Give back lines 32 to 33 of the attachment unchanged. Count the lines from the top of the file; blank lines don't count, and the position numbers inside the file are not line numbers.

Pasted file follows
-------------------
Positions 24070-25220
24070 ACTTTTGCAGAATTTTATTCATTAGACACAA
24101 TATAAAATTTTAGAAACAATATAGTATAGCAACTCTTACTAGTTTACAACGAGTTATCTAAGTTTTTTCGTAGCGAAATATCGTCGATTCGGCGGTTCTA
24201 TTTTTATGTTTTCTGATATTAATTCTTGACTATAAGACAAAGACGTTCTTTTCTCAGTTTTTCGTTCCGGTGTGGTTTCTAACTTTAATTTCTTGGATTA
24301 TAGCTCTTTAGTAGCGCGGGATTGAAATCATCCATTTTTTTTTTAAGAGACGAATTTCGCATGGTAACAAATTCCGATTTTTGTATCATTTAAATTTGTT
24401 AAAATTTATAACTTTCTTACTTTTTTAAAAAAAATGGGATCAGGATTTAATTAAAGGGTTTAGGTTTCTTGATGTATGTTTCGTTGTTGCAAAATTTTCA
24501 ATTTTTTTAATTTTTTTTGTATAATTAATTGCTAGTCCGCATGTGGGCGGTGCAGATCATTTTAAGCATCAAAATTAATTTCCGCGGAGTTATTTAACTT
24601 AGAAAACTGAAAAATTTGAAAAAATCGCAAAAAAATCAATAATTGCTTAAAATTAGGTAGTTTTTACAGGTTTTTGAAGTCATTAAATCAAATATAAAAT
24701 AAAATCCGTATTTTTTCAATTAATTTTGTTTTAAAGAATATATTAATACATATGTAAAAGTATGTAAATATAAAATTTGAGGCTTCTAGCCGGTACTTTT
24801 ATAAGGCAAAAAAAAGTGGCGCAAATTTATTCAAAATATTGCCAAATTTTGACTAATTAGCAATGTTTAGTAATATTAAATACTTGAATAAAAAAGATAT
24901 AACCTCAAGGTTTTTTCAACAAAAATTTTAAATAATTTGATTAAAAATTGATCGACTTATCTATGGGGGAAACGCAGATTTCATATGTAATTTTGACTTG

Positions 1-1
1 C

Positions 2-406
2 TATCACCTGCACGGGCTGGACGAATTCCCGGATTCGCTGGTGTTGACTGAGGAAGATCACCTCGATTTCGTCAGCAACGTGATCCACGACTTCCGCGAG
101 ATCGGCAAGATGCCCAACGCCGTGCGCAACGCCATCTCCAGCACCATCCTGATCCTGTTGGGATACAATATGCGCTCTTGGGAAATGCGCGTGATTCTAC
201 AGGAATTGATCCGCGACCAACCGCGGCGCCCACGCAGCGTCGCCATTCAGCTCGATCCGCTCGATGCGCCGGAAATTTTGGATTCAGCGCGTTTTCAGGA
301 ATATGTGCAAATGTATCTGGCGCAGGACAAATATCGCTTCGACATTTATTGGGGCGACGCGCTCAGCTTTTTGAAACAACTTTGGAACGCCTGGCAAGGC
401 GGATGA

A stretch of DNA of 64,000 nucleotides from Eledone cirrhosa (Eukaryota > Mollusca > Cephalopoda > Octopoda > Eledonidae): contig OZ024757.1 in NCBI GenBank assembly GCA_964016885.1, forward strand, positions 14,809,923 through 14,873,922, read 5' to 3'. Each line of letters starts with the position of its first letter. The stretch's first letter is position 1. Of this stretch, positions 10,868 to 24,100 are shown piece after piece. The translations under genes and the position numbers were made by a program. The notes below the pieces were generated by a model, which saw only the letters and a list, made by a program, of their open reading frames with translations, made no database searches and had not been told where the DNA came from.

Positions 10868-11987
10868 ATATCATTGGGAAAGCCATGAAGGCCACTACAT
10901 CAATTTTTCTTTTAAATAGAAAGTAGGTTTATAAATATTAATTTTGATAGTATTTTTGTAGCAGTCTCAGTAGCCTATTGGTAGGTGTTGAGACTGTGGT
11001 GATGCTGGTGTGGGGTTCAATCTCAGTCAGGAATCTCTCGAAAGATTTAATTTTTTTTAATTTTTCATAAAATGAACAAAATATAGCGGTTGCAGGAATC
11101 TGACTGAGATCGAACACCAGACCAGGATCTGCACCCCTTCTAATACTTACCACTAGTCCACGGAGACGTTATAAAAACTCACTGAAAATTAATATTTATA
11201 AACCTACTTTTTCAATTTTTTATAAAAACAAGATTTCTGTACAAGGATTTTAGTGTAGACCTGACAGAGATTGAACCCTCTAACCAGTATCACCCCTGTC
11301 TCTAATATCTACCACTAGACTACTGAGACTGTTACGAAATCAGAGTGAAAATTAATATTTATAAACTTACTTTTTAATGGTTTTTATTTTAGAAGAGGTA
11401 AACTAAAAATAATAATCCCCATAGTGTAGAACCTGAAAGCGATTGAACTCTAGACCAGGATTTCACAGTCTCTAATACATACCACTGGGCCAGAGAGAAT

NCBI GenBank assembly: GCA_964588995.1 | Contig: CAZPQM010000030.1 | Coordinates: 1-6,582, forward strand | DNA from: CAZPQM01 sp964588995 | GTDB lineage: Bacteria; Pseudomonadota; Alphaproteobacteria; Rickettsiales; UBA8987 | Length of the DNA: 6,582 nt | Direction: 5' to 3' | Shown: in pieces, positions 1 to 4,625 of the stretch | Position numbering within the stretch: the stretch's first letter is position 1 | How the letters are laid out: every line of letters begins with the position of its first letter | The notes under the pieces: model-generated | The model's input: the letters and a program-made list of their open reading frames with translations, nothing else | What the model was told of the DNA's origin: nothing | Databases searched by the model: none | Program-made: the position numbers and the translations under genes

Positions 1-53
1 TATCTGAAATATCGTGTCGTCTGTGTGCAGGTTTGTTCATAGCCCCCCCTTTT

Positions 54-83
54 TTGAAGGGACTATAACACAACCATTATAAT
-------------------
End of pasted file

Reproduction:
Positions 54-83
54 TTGAAGGGACTATAACACAACCATTATAAT